Also, I grew up very exposed to anime, because of my mother who was an engineer and an enormous fan of Japanese culture. I believe anime imagery was the primary art I actually remember immersing myself in as a baby. Not watching it, but it in old 90s Newtype magazines that we had in the home. Newtype magazine was just like the Reader’s Digest of anime in Japan, and filled with color stills from all the brand new anime that got here out within the 90s. None of it was in English, so I might spend hours poring over them and making up backstories for all of the imagery I saw. I still collect vintage Newtype issues today and still pore over them for ideas. I also watched quite a lot of anime after I was younger – my favourites are Vampire Hunter D and Nausicaä of the Valley of the Wind.

Have some other visual ideas influenced what you do?

Rick Braukis: There was an art installation in 2008 that had a very profound effect on me that I still reflect on. It was called Hello Meth Lab In The Sun, and it was a completely fake and artistic version of a house meth lab. I never actually even saw the exhibit in person, but I saw quite a lot of imagery of it on the web while I used to be still studying biochemistry at a personal university and I remember seeing those images after which the lab at college and considering there needed to be a middle ground somewhere between the 2, and that was where I actually belonged. 

I also read and watch a ridiculous amount of sci-fi. It’s my absolute favourite genre for the whole lot. Star Trek: The Next Generation, Dune (1984) and Aliens (1986) are my favourites to look at. My favourite sci-fi books are an entire can of worms for me to open where I could go on for hours, but I’ve really been hyping The Three-Body Problem trilogy for the last couple of years, and haven’t stopped hyping it since it’s truly amazing.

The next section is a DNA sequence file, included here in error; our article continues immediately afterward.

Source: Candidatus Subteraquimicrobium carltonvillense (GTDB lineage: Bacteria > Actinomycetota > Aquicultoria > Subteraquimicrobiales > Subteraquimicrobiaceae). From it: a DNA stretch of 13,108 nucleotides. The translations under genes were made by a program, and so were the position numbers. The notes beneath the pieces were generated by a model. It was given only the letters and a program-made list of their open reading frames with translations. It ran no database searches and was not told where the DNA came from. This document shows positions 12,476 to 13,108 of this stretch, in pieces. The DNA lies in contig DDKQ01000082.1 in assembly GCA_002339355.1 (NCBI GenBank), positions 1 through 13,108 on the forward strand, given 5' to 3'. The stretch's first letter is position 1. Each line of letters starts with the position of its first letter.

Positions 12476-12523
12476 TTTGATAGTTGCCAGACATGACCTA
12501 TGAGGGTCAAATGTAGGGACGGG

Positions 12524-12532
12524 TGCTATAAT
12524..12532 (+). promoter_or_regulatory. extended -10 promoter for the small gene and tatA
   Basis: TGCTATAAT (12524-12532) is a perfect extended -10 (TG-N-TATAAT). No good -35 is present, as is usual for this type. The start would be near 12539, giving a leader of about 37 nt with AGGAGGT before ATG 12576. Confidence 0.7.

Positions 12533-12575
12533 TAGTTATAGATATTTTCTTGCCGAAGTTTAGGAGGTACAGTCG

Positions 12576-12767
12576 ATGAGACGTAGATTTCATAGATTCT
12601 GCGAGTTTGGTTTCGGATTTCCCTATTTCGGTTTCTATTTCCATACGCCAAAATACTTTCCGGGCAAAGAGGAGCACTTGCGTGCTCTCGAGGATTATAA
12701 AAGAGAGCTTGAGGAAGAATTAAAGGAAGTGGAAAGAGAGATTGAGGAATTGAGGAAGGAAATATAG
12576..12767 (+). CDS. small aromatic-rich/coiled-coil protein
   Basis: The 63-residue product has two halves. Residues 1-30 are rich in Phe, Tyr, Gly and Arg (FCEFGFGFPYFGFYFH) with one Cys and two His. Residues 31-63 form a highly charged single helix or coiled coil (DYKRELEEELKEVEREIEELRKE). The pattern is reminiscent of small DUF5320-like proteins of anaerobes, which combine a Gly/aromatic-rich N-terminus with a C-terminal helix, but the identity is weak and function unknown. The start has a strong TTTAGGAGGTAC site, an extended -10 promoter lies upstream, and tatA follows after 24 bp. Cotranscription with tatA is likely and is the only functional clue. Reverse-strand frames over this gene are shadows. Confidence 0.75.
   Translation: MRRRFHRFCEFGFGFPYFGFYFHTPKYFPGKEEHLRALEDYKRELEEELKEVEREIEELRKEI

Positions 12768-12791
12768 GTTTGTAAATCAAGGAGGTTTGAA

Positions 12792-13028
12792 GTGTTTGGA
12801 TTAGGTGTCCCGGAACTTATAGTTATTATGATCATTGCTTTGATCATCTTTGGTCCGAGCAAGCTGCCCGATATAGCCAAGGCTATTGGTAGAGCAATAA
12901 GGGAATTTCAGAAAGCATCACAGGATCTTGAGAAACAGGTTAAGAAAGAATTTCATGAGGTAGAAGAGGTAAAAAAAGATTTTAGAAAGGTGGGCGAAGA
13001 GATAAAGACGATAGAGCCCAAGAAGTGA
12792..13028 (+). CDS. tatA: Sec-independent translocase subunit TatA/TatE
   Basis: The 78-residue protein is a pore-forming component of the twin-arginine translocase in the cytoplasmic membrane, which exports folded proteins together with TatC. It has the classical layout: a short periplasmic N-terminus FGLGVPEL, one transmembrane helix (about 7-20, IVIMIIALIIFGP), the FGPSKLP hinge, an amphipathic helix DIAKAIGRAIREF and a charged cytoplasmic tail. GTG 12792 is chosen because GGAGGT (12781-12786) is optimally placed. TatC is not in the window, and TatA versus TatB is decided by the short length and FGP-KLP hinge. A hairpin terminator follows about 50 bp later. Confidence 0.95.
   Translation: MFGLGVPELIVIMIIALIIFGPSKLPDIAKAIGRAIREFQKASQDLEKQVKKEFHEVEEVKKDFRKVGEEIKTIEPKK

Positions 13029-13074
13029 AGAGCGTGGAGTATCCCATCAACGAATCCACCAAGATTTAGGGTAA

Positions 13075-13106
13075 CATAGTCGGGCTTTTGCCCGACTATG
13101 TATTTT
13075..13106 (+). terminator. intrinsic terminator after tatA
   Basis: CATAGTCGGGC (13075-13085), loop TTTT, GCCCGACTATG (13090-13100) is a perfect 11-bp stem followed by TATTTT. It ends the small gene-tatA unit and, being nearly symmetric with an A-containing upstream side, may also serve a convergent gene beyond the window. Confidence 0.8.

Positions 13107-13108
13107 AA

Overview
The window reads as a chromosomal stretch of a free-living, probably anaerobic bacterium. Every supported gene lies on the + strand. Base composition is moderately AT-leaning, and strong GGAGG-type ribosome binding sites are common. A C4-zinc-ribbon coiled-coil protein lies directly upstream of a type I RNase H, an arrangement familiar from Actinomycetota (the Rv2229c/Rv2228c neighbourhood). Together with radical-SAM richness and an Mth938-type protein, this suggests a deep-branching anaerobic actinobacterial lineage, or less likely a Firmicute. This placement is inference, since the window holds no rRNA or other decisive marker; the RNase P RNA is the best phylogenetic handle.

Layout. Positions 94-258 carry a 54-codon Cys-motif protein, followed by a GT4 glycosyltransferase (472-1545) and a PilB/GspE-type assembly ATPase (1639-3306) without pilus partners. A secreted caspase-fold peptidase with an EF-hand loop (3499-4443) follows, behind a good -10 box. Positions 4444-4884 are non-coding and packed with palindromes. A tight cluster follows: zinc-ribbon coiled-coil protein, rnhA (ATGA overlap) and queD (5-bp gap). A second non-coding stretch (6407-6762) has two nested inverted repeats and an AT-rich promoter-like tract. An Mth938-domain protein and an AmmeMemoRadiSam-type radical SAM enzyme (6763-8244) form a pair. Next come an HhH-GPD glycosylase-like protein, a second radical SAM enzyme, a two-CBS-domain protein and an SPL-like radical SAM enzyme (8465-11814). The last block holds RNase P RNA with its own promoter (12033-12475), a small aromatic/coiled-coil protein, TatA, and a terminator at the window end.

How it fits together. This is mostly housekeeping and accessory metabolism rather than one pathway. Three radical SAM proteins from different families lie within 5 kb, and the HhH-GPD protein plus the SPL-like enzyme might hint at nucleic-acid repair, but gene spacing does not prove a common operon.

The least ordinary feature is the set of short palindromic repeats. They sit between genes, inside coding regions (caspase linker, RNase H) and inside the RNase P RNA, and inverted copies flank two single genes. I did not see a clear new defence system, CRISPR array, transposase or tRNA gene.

What helps along with your work, which I imagine might be very technical?

Rick Braukis: I’ve been into EDM music for so long as I can remember and still hearken to it after I study. Each time I even have to resolve maths equations I placed on Skrillex and it helps me concentrate. After I needed to take college calculus, I might blast dubstep so loud my room would shake and I might just be in there solving derivatives for eight hours straight and drinking Red Bull. It was truthfully a very cool period of my life that I loved, though it was super stressful. I might post pictures of my homework that were just massively long maths equations and I assumed they were really beautiful.

How did SZA approach you to work along with her on the ‘PSA’ teaser?

Rick Braukis: She truthfully just slid into my DMs someday and asked if I could set her on fire. I responded with “in fact!”, and that was that. Working with SZA was – and is – incredible. She’s a legend. We originally shot all her album promo on my iPhone and I think her record label had a panic attack about it, so we did a reshoot with a cinematographer, and thank god we did because that ended up being the video for “PSA”. We still used all my janky iPhone footage as well though. SZA and I still have a number of more ideas we’re going to work on together in the longer term, and I’m so grateful for that because she really has grow to be my muse.

Have you ever got some other projects within the works?

Rick Braukis: I only in the near past got to do chemical effects for [photographer] Renell Medrano in Jamaica. It was my first time bringing my chemicals through international customs, and that was an entire experience in itself. I think the crew and my friends at home were all waiting for the news that I had been arrested on the airport for attempting to bring over 10,000 grams of white powder into the country! But obviously it was positive. I also did liquid and fire effects for the Blumarine Spring 2023 campaign shot by Petra Collins, which will probably be coming out soon. Me and Petra go way back socially, however it was our first time working together and I’m so comfortable we did because she was amazing to work with!

What could be your dream collaboration?

Rick Braukis: To do effects for the [Black equestrian group] Compton Cowboys and their horses – they’re real hometown heroes and I’ve been a fan for a very long time.